Albany has a lot of abandoned buildings and vacant lots, as most of us know. They can be an incredible drag on neighborhoods, inviting crime and disinvestment, and they represent a tremendous waste of potential, especially in neighborhoods that desperately lack many things, from community facilities to commercial. Many of them are locked in a horrible speculative cycle, bought by people looking to make a quick buck that either do not care about the neighborhoods or are unable to care for them, or often both.
Land banks are a tool for taking vacant or foreclosed upon land out of the speculative cycle and allowing a community to be more intentional about its uses. They are usually an independent entity that is given some powers over title issues and liens and the ability to intercept properties otherwise headed down a long tax foreclosure and abandonment road.
The road to the Albany County land bank was a little rocky, but for now the important part is that we do in fact now have our own, as of May. So what might citizens of Albany County want to know about this entity, now that it’s here?
Governance: It’s governed by board of nine members, appointed by the county. There is also a 24-member community advisory committee, on which I am serving (though this column is my own summary of things, not an official one). The committee’s purpose is to advise land bank staff and board on their policies and activities, and help keep residents informed. The community advisory committee launched in September, and the members were randomly assigned one to three year terms, so there will be opportunities for others to join it next year.
Final decisions will always be the board’s, but the advisory committee is taking a strong lead in crafting policy, and various board members have asserted that they see the CAC as peers in the process. The board meets on third Tuesdays at 200 Henry Johnson Blvd. at 5:30 PM. Meetings are open to the public.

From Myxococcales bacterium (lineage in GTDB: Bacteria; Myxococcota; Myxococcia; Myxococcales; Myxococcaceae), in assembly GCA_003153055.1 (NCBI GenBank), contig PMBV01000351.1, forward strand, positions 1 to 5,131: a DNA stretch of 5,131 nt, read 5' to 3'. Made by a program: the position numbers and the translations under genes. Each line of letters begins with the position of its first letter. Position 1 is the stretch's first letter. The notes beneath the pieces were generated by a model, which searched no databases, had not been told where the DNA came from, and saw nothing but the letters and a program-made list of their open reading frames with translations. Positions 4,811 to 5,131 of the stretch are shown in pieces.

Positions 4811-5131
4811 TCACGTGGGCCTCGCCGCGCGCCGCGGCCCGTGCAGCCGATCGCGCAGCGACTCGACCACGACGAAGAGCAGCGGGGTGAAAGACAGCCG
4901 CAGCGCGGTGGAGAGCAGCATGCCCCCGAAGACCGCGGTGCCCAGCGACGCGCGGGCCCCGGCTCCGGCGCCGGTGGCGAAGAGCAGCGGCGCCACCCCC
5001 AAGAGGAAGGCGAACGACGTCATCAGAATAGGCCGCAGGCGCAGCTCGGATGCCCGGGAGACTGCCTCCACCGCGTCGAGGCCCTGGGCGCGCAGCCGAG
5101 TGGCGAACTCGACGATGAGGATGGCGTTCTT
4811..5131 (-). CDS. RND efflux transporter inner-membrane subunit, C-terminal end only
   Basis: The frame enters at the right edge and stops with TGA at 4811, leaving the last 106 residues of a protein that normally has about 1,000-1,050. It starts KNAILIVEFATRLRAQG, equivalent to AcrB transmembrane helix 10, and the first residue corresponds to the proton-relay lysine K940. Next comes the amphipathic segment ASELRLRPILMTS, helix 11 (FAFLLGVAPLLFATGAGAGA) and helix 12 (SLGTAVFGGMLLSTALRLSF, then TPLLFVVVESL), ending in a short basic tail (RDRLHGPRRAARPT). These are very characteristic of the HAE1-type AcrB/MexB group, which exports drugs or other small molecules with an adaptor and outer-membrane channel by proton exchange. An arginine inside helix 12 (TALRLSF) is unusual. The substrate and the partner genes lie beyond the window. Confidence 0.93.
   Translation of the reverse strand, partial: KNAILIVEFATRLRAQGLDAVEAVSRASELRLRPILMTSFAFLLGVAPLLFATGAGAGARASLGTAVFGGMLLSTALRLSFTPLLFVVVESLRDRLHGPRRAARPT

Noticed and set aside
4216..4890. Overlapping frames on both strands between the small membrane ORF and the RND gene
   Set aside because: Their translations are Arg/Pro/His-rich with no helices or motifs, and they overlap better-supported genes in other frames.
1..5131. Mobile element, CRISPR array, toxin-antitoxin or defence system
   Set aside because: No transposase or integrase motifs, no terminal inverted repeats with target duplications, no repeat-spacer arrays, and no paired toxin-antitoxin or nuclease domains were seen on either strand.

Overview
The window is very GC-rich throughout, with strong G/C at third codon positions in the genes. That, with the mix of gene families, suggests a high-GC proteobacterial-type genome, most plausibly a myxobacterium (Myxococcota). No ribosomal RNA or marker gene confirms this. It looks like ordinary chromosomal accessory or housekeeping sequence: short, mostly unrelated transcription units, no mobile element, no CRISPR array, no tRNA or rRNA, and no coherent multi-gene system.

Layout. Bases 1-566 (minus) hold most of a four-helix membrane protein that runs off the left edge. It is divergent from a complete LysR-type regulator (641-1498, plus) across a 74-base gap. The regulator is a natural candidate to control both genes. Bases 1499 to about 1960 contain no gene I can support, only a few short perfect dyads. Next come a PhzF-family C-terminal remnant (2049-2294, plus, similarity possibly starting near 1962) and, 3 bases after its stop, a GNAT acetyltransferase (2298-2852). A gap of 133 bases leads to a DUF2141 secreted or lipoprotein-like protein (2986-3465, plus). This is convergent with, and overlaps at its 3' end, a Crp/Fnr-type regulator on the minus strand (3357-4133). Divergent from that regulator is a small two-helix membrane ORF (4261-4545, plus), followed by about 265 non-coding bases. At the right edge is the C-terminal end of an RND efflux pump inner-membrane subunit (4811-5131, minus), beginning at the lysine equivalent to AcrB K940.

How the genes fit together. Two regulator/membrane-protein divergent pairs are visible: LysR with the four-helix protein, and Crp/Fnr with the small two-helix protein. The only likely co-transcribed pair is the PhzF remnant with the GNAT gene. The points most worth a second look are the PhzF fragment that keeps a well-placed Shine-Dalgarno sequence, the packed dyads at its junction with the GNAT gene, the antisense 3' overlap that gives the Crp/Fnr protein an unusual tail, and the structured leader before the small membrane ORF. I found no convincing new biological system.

The land bank’s executive director is Kathleen Bronson, formerly principal planner for the city of Albany.
Scope: The land bank is county wide, and was formed by the county legislature, but appropriately (in my opinion) it has chosen to start off focusing on the areas of the county that have the most abandoned properties—the South End, Arbor Hill/Sheridan Hollow and West Hill/West End neighborhoods of Albany. Within those neighborhoods, targeted blocks/clusters of properties are going to be selected for an even closer focus, to ensure that the land bank’s resources can have a dramatic effect.
Resources: What finally brought the land bank into being was the availability of some money that the New York State Attorney General Eric Schneiderman set aside from the mortgage settlement specifically for land banks. So it is no surprise that the land bank’s first project, even before it really had its staff and policies together, was to apply for that money. The specific and ambitious proposal concerned more than 80 properties that were held out of the last county auction, and was funded to the tune of $2.88 million, one of the largest awards in the state. Albany County had already kicked in $1 million over two years, and the city $500,000. That initial list of properties is being finalized and will be made public soon.
Now the land bank is turning to setting up its policies around what properties to acquire going forward, and how to dispose of them. Some of this is minutiae, if important—the details of how to make a program to give side lots to adjacent homeowners, for example. Some of this is big picture values—what are the goals that the land bank is trying to further? How do we balance prioritizing certain desired uses with prioritizing getting properties turned around promptly? How do we balance flexibility with the desire to be intentional and strategic?
The land bank’s leaders have placed a strong premium on kicking into gear and showing results quickly, so we will likely see the first round of these policies in place by the end of the year. The community advisory committee is using the results of recent planning processes and a door-to-door survey by Councilman Mark Robinson (Ward 5) to guide its thinking on crafting draft policies, but this is also the time to weigh in directly if you want to express your thoughts about how vacant property is affecting your neighborhood, and what should or shouldn’t happen with it.
(This column was originally published in Metroland, the Capital Region of New York’s former alt-weekly, on Nov. 6, 2014. For more up-to-date info see Albany County Land Bank Corporation.)